is an infection of two membranes of the placenta (the chorion and the amnion)
and the amniotic fluid that surrounds the baby. Chorioamnionitis can cause
bacteremia (blood infection) in the mother and may lead to preterm birth and
serious infection in the newborn baby. Other terms for chorioamnionitis include
intra-amniotic infection and amnionitis.
The infection, which occurs in about 2 percent of all pregnancies, is caused by
bacteria that reach the uterus through the vagina.
rare cases, chorioamnionitis occurs when there is no obvious rupture of the
The infection may be the cause of some cases of preterm labor.
this reason, doctors check first for infection in women who have preterm
The infection occasionally occurs early in pregnancy in women who have a
type of bacteria called beta streptococcus in their vagina.
bacteria can cause severe infections, such as pneumonia, in the newborn, a
doctor tests a woman's vaginal secretions to determine if beta streptococcus is
If it is, the infection is treated immediately.
Symptoms of chorioamnionitis include fever and tenderness in the uterus. The
baby may show signs of infection, such as a fever or a higher-than-normal heart
Symptoms may include:
Tender or painful uterus
A foul odor of the amniotic fluid
The symptoms of chorioamnionitis may resemble other conditions or medical
problems. Always consult your physician for a diagnosis.
Risk of neonatal infection increases as the duration of ruptured membranes
lengthens. Chorioamnionitis may initiate uteroplacental bleeding or a placental abruption. Labor and delivery may be rapid in the presence of chorioamnionitis.
Alternatively, infection may cause uterine atony, requiring labor to be
augmented with Pitocin. Ultimately, a poor labor pattern may require an
instrumented delivery or a cesarean delivery. Each of these antepartum and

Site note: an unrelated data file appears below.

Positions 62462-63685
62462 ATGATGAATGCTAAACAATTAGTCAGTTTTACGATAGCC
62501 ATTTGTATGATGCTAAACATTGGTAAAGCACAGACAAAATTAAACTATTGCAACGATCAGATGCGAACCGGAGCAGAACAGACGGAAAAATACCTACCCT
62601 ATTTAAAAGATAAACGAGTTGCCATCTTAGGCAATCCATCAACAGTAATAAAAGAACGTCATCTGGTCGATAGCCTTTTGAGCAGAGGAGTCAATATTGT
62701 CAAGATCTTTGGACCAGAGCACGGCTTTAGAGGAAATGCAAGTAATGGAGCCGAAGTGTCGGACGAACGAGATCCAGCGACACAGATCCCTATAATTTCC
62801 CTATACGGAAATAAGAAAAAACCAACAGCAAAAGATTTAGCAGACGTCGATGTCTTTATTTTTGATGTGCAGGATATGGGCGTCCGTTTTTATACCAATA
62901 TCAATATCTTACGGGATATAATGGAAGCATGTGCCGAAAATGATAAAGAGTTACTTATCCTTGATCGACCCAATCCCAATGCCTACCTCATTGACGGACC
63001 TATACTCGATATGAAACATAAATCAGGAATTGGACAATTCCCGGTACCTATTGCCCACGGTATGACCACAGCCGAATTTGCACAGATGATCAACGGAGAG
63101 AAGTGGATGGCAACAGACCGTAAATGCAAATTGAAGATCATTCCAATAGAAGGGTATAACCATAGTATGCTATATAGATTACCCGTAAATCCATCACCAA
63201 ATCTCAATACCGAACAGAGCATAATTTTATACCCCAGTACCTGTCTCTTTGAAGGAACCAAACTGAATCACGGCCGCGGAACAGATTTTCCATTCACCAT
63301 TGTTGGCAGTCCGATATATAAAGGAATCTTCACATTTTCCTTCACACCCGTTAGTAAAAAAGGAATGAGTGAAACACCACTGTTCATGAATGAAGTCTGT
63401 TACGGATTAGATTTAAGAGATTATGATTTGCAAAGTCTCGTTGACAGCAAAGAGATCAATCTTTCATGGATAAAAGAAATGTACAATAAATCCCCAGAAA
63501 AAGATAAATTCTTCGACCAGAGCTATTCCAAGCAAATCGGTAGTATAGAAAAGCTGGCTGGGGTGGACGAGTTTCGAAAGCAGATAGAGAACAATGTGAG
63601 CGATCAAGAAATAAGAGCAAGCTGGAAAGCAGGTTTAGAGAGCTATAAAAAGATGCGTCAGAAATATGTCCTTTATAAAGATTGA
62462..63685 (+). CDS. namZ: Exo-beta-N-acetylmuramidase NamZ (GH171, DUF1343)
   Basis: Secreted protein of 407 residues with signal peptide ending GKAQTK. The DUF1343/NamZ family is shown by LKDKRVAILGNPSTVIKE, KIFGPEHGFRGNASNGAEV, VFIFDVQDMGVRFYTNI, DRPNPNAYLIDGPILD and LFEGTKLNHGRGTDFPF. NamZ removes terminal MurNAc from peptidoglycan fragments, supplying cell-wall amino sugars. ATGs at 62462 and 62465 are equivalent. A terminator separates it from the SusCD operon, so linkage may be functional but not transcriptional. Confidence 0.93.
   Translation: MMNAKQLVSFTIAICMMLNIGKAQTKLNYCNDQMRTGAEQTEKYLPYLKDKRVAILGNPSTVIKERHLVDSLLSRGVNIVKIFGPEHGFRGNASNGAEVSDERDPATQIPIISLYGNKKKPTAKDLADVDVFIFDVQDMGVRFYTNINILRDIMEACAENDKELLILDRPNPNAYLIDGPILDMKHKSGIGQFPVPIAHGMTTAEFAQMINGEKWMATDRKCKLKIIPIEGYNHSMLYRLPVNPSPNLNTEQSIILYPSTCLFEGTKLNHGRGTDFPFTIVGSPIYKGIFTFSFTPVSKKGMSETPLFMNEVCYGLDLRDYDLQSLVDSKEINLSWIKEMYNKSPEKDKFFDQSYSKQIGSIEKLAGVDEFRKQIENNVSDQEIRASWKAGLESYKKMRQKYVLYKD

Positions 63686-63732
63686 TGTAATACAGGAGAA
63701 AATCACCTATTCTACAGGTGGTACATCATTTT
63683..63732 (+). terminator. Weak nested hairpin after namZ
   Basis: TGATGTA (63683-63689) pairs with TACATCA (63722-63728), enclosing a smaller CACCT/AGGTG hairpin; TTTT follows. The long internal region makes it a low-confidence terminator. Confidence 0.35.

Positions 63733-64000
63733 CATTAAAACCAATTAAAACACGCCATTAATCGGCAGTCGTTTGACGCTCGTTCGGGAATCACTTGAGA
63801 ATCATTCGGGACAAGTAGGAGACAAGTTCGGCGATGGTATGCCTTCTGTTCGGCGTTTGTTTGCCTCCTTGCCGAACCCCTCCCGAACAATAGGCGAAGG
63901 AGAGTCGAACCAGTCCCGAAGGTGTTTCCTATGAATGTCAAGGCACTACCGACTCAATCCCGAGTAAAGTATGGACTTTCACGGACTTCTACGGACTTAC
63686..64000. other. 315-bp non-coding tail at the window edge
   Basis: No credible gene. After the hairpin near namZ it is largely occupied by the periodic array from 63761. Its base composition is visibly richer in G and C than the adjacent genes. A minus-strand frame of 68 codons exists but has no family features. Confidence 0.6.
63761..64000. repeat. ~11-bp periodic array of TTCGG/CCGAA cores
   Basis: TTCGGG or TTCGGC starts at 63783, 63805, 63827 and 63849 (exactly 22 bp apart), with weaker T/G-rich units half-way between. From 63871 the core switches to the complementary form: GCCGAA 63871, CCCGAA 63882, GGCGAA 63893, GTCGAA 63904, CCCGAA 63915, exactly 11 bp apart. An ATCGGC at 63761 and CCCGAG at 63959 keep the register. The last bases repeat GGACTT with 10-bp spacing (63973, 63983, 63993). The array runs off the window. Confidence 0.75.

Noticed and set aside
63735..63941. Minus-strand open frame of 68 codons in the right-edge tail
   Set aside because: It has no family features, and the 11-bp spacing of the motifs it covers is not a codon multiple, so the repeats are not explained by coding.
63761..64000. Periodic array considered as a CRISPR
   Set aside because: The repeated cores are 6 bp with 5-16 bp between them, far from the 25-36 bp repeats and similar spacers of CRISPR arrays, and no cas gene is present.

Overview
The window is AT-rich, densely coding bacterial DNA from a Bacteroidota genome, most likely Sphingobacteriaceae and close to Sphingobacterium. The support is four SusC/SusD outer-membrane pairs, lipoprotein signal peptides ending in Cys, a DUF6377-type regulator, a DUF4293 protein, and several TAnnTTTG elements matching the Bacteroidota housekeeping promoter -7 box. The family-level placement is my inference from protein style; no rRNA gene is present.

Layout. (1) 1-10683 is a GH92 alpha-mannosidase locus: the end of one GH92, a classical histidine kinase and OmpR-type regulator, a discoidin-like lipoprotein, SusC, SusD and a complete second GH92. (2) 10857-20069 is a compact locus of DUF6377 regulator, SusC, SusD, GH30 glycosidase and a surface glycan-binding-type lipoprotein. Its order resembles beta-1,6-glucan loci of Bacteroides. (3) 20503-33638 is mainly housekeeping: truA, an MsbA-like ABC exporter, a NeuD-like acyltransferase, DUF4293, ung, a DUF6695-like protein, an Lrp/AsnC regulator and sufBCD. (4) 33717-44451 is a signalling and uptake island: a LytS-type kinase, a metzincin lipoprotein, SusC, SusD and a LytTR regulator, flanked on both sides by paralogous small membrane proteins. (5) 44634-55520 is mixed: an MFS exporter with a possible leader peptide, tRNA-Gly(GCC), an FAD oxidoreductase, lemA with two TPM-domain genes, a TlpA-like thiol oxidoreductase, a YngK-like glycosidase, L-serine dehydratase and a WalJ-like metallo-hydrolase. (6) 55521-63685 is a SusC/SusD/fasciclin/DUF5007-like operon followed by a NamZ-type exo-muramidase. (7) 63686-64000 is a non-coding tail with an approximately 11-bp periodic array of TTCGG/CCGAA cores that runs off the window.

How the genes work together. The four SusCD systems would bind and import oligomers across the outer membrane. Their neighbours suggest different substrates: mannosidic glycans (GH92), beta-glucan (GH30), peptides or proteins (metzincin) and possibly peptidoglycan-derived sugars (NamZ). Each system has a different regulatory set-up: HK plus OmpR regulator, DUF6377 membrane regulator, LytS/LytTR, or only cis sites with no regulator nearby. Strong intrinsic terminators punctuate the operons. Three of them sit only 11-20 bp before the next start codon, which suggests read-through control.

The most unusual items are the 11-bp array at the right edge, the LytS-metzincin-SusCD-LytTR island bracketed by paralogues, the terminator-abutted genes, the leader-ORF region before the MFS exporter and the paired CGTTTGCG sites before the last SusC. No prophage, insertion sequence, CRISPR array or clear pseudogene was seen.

intrapartum factors must be considered when evaluating the newborn for the
presence of bacterial infection.
In addition to a complete medical history and physical examination,
chorioamnionitis is diagnosed by symptoms and by laboratory tests for infection.
Testing of the amniotic fluid by amniocentesis may be needed.
White blood cell (WBC) counts or C-reactive protein (CRP) levels in maternal
blood is commonly used to predict acute chorioamnionitis when maternal fever is
present. Different studies have supported or refuted the use of CRP to diagnose
chorioamnionitis. The CRP may be better than peripheral WBC counts in predicting
the risk of chorioamnionitis, especially if the mother has received
corticosteroids. Corticosteroids may falsely increase the total WBC count.
Other investigators have suggested that the alpha1-proteinase inhibitor complex
in maternal blood is better than either CRP or WBC count to predict amniotic
Ultrasonography may be used to ascertain fetal well-being. A biophysical profile
may provide information about the status of the fetus. Low biophysical profile
scores may be an indirect indicator of bacterial infection in the fetus. Imaging
has no direct means of indicating fetal infection with bacteria.
Specific treatment for chorioamnionitis will be determined by your physician
Your overall health and medical history
Extent of the condition
Your tolerance for specific medications, procedures, or therapies
Expectations for the course of the condition
Your opinion or preference
The infection is treated with antibiotics, usually given intravenously in the
hospital. Because antibiotics given to woman do not reach the baby in quantities
sufficient to treat its infection, immediate delivery is recommended. If the
baby is born with severe infection, he or she is given antibiotics intravenously
to prevent or treat other infections - such as pneumonia or meningitis - that
can be caused by the same bacteria.
Seriously or critically ill newborns with early-onset bacterial infections
require parenteral fluids and nutrition until their condition improves.
Infections involving the GI tract may need a special approach to feeding when
feedings are reinstituted
For the mother with chorioamnionitis, serious infectious complications include
endometritis, localized pelvic infections requiring drainage, and
intra-abdominal infections. Maternal chorioamnionitis or other secondary
infectious complications may cause thrombosis of pelvic vessels and the
potential for pulmonary emboli.
Serious complications, including septic shock, pulmonary hypertension,
respiratory failure, and meningitis, do occur in early-onset bacterial
infections of the neonate. The duration of hospitalization can be quite
prolonged in an extremely premature infant because of infectious complications
such as maternal chorioamnionitis or congenital pneumonia. Either condition
increases the probability of chronic lung disease in prematurely born and term